5. Physically unclonable hardware fingerprints can be used for device authentication. The photo-response non-uniformity (PRNU) is the most reliable hardware fingerprint of digital cameras and can be conveniently extracted from images. However, we find image post-processing software may introduce extra noise into images. Part of this noise remains in the extracted PRNU fingerprints and is hard to be eliminated by traditional approaches, such as denoising filters. We define this noise as software noise, which pollutes PRNU fingerprints and interferes with authenticating a camera armed device. In this paper, we propose novel approaches for fingerprint matching, a critical step in device authentication, in the presence of software noise. We calculate the cross correlation between PRNU fingerprints of different cameras using a test statistic such as the Peak to Correlation Energy (PCE) so as to estimate software noise correlation. During fingerprint matching, we derive the ratio of the test statistic on two PRNU fingerprints of interest over the estimated software noise correlation. We denote this ratio as the fingerprint to software noise ratio (FITS), which allows us to detect the PRNU hardware noise correlation component in the test statistic for fingerprint matching. Extensive experiments over 10,000 images taken by more than 90 smartphones are conducted to validate our approaches, which outperform the state-of-the-art approaches significantly for polluted fingerprints. We are the first to study fingerprint matching with the existence of software noise. 
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  6. Abstract

    High reproductive compatibility between crops and their wild relatives can provide benefits for crop breeding but also poses risks for agricultural weed evolution. Weedy rice is a feral relative of rice that infests paddies and causes severe crop losses worldwide. In regions of tropical Asia where the wild progenitor of rice occurs, weedy rice could be influenced by hybridization with the wild species. Genomic analysis of this phenomenon has been very limited. Here we use whole genome sequence analyses of 217 wild, weedy and cultivated rice samples to show that wild rice hybridization has contributed substantially to the evolution of Southeast Asian weedy rice, with some strains acquiring weed-adaptive traits through introgression from the wild progenitor. Our study highlights how adaptive introgression from wild species can contribute to agricultural weed evolution, and it provides a case study of parallel evolution of weediness in independently-evolved strains of a weedy crop relative.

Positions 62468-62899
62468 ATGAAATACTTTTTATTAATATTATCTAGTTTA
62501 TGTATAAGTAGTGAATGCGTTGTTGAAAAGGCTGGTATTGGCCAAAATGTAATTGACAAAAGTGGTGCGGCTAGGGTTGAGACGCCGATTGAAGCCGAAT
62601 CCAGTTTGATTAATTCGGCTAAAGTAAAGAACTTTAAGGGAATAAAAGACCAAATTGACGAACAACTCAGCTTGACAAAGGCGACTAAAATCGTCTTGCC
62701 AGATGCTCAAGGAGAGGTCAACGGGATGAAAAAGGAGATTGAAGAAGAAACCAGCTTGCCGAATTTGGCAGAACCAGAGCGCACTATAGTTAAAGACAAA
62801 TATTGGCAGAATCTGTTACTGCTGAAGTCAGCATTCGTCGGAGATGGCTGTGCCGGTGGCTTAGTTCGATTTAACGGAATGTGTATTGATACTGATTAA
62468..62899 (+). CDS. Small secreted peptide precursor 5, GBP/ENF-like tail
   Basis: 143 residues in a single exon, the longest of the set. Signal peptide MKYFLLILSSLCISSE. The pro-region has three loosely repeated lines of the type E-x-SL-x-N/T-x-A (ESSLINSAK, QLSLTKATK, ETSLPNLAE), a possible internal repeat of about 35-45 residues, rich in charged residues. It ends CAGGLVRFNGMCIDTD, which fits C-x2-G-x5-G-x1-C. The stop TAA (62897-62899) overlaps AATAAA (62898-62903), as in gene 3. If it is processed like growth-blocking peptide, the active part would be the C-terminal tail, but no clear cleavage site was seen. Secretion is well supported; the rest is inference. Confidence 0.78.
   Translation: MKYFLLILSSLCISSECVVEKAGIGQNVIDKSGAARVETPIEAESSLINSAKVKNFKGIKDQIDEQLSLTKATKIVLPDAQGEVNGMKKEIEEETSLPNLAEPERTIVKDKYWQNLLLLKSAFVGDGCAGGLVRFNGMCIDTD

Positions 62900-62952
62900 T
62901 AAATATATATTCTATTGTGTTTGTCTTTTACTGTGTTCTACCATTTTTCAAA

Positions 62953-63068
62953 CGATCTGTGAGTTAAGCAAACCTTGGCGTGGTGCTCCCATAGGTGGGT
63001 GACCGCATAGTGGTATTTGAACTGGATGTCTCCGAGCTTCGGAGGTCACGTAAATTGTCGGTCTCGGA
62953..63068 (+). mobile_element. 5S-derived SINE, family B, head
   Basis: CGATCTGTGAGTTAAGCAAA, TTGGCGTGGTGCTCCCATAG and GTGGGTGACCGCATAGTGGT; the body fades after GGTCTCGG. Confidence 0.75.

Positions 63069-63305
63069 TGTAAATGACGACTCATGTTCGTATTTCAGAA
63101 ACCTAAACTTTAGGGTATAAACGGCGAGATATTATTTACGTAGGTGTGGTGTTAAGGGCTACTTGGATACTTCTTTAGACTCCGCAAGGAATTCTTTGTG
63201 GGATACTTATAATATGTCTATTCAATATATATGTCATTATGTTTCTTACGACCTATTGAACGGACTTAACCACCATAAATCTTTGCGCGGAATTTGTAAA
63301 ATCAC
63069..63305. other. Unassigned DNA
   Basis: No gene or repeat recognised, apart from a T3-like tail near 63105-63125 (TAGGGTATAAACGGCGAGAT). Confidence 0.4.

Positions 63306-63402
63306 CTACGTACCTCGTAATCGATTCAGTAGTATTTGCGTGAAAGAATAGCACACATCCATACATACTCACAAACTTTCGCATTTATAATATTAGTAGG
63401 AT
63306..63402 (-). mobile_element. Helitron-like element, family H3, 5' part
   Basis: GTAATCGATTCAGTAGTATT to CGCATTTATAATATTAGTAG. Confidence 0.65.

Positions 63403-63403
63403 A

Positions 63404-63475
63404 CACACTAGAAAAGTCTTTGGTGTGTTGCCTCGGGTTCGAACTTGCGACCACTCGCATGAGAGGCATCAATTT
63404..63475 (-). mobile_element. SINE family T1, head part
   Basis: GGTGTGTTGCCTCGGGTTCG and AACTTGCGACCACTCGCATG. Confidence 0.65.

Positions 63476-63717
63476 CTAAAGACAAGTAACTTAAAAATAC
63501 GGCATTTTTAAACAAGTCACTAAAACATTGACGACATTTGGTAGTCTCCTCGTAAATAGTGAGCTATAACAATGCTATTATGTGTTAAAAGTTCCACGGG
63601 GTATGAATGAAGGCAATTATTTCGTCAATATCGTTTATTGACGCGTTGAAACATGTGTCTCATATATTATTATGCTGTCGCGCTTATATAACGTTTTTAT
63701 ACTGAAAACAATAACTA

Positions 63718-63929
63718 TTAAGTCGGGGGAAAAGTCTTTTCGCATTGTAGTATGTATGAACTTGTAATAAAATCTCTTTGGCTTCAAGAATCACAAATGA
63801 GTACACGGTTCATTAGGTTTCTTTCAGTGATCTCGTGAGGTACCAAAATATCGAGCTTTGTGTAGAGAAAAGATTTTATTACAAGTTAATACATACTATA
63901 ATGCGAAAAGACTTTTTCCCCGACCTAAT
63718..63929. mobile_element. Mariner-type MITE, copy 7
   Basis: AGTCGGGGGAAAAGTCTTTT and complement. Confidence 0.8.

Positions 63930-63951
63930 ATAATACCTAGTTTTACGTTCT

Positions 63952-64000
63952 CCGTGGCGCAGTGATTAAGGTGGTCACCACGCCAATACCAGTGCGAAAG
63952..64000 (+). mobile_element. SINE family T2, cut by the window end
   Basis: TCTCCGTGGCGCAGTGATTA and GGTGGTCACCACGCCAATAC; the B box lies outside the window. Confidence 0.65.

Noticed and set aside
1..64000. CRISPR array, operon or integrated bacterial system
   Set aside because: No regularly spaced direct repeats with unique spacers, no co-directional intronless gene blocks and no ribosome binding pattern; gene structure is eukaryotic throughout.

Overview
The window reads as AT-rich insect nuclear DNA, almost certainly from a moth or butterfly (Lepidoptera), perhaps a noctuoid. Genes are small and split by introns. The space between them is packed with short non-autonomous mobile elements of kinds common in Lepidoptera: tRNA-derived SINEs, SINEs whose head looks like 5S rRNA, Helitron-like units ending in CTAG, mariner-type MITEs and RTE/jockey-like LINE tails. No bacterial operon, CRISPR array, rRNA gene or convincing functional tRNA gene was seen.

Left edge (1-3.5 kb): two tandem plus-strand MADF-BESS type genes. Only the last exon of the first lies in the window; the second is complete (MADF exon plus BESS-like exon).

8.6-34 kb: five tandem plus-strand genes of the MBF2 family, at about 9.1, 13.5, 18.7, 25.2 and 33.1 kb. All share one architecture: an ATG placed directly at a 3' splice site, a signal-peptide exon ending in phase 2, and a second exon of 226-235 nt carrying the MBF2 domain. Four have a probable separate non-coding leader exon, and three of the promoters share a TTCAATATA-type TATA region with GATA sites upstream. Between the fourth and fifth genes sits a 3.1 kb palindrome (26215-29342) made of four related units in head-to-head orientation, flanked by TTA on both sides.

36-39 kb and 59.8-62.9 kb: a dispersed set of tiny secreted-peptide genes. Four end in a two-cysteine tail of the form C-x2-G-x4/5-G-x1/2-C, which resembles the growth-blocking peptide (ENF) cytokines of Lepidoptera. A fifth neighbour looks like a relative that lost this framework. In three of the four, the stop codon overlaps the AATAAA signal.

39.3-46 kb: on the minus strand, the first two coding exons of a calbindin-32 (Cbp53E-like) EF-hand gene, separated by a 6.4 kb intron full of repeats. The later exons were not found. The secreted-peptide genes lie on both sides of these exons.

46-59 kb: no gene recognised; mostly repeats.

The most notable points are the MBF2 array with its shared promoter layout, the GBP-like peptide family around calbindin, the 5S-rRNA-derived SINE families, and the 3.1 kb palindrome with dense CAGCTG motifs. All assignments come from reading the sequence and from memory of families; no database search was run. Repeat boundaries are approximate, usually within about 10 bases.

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  7. Severe plastic deformations under high pressure are used to produce nanostructured materials but were studied ex-situ. Rough diamond anvils are introduced to reach maximum friction equal to yield strength in shear and the first in-situ study of the evolution of the pressure-dependent yield strength and radial distribution of nano structural parameters are performed for severely pre-deformed Zr.ω-Zr behaves like perfectly plastic, isotropic, and strain-path-independent and reaches steady values of the crystallite size and dislocation density, which are pressure-, strain- and strain-path-independent. However, steady states forα-Zr obtained with smooth and rough anvils are different, causing major challenge in plasticity theory. 
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    Free, publicly-accessible full text available September 2, 2024
  8. We studied laser-induced liquid indentations generated by the Marangoni effect. We showed experimental results along with the simulation model based on the lubrication theory. 
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    Free, publicly-accessible full text available July 9, 2024
  9. Free, publicly-accessible full text available June 1, 2024
  10. This work is to present a learning observer-based method for simultaneous detection and estimation of false data injection attacks (FDIAs) to the cyber-physical battery systems. The original battery system in a state-space formulation is transformed into two separate subsystems: one contains both disturbances and the FDIAs and the second one is free from disturbances but subject to FDIAs. A learning observer is then designed for the second subsystem such that the FDIA signals can be estimated and further detected without being affected by the disturbances. This makes the proposed learning observer-based detection and estimation method is robust to disturbances and false declaration of FDIAs can be avoided. Another advantage of the proposed method is that the computing load is low because of the design of a reduced-order learning observer. With a three-cell battery string, a simulation study is employed to verify the effectiveness of proposed detection and estimation method for the FDIAs.